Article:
Are Housing Prices a House of Cards?

The first big city to boom was London, starting around 1996. Boom mentality spread to Los Angeles, New York, and Sydney around 1997, to Paris in 1998, to Miami, Moscow, and Shanghai in 2001, and Vancouver around 2002. These and other cities have been booming pretty much ever since; prices in most are up at least 50% in real terms since 2000. This has been a big windfall to homeowners, but has hurt anyone planning to buy.

Now growth in home prices is weakening in some of these cities. The rate of price growth in London and New York slowed sharply over the past year, to only about a 1% real increase in the second quarter of 2004. In Sydney, home prices actually fell in the second quarter.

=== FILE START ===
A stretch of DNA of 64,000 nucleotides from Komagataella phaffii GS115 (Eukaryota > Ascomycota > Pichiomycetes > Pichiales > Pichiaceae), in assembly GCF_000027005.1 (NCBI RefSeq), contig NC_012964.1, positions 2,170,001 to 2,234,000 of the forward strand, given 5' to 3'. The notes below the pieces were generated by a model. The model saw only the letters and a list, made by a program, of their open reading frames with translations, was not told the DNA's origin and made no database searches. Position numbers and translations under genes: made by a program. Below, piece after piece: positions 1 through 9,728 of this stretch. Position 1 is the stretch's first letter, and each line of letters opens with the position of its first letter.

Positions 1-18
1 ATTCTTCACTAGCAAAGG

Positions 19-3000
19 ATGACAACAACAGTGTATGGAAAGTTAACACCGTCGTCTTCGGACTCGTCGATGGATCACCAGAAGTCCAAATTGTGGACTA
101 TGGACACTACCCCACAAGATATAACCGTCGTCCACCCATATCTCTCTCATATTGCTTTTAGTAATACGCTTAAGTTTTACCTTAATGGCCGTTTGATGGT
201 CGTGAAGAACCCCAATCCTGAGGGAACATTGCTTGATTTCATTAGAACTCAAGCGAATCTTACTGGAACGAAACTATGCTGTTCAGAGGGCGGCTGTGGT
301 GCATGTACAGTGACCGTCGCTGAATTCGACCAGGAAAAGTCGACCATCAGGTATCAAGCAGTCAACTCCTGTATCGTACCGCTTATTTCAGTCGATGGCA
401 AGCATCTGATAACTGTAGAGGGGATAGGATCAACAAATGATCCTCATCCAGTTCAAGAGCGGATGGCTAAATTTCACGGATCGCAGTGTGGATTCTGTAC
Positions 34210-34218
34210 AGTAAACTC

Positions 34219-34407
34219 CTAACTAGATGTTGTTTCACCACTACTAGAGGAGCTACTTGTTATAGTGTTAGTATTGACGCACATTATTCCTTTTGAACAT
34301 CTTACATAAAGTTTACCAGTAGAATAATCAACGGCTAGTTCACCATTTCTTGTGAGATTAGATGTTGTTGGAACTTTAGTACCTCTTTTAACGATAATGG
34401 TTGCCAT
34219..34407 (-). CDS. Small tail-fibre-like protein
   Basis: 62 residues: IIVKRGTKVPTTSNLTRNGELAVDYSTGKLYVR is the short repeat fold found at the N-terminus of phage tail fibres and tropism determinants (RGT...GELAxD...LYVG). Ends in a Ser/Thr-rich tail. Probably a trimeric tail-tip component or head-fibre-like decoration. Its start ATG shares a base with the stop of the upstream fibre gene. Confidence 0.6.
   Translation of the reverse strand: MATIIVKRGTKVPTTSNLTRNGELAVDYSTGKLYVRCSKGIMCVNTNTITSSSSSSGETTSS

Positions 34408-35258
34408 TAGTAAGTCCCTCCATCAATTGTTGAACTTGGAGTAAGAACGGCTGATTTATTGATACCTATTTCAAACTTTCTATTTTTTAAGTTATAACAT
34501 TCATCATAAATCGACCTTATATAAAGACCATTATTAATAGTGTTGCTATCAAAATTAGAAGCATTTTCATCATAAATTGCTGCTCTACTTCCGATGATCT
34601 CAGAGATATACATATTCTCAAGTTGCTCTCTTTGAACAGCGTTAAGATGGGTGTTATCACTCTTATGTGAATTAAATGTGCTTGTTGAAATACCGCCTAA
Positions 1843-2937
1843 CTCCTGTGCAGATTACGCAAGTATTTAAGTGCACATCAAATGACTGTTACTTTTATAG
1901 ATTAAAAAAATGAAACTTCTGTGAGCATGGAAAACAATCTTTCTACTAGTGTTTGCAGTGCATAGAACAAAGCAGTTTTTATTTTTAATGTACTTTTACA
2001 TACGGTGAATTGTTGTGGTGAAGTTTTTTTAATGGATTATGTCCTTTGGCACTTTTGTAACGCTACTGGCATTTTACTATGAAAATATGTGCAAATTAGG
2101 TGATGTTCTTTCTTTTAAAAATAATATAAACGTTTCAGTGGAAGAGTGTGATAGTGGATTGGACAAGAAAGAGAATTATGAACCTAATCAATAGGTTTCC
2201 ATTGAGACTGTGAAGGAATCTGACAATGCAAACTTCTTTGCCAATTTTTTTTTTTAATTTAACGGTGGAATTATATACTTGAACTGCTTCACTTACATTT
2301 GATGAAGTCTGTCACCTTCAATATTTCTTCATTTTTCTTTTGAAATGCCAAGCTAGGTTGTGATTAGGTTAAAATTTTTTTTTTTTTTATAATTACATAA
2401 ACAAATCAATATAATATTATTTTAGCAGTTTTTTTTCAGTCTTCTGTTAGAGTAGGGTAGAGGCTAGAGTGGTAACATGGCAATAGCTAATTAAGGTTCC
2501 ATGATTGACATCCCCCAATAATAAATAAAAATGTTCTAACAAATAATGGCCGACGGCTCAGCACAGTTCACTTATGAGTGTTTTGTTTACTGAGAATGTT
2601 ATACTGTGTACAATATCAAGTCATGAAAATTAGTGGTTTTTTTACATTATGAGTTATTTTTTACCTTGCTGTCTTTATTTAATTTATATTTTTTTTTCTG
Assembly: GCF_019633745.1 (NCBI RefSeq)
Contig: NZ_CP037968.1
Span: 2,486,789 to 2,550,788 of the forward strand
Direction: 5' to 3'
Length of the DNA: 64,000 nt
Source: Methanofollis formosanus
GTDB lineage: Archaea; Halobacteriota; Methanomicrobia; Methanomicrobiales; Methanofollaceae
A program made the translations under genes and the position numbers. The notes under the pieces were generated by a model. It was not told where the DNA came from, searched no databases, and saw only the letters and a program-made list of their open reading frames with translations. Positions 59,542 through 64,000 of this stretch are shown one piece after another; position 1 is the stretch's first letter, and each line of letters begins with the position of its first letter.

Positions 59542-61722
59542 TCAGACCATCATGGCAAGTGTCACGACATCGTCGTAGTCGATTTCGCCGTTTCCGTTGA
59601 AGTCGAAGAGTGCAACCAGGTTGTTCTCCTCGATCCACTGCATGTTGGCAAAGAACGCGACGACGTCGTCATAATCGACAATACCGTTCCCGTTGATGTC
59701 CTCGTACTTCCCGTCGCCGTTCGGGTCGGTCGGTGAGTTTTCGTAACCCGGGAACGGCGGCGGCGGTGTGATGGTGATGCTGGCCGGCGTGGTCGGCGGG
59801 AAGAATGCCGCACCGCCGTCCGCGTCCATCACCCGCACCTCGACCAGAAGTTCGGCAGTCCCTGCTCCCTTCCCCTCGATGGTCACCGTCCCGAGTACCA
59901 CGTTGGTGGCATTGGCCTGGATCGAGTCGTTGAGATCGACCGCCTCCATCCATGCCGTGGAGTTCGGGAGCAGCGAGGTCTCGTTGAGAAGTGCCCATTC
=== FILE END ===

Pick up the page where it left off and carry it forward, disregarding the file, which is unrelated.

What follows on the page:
Has the boom ended? Will no other cities benefit? Worse still, could the mood in housing markets soon lead prices in downward?

To continue reading, please log in or enter your email address.

To read this article from our archive, please log in or register now. After entering your email, you'll have access to two free articles from our archive every month. For unlimited access to Project Syndicate, subscribe now.


By proceeding, you agree to our Terms of Service and Privacy Policy, which describes the personal data we collect and how we use it.

Log in;

Cookies and Privacy

We use cookies to improve your experience on our website. To find out more, read our updated cookie policy and privacy policy.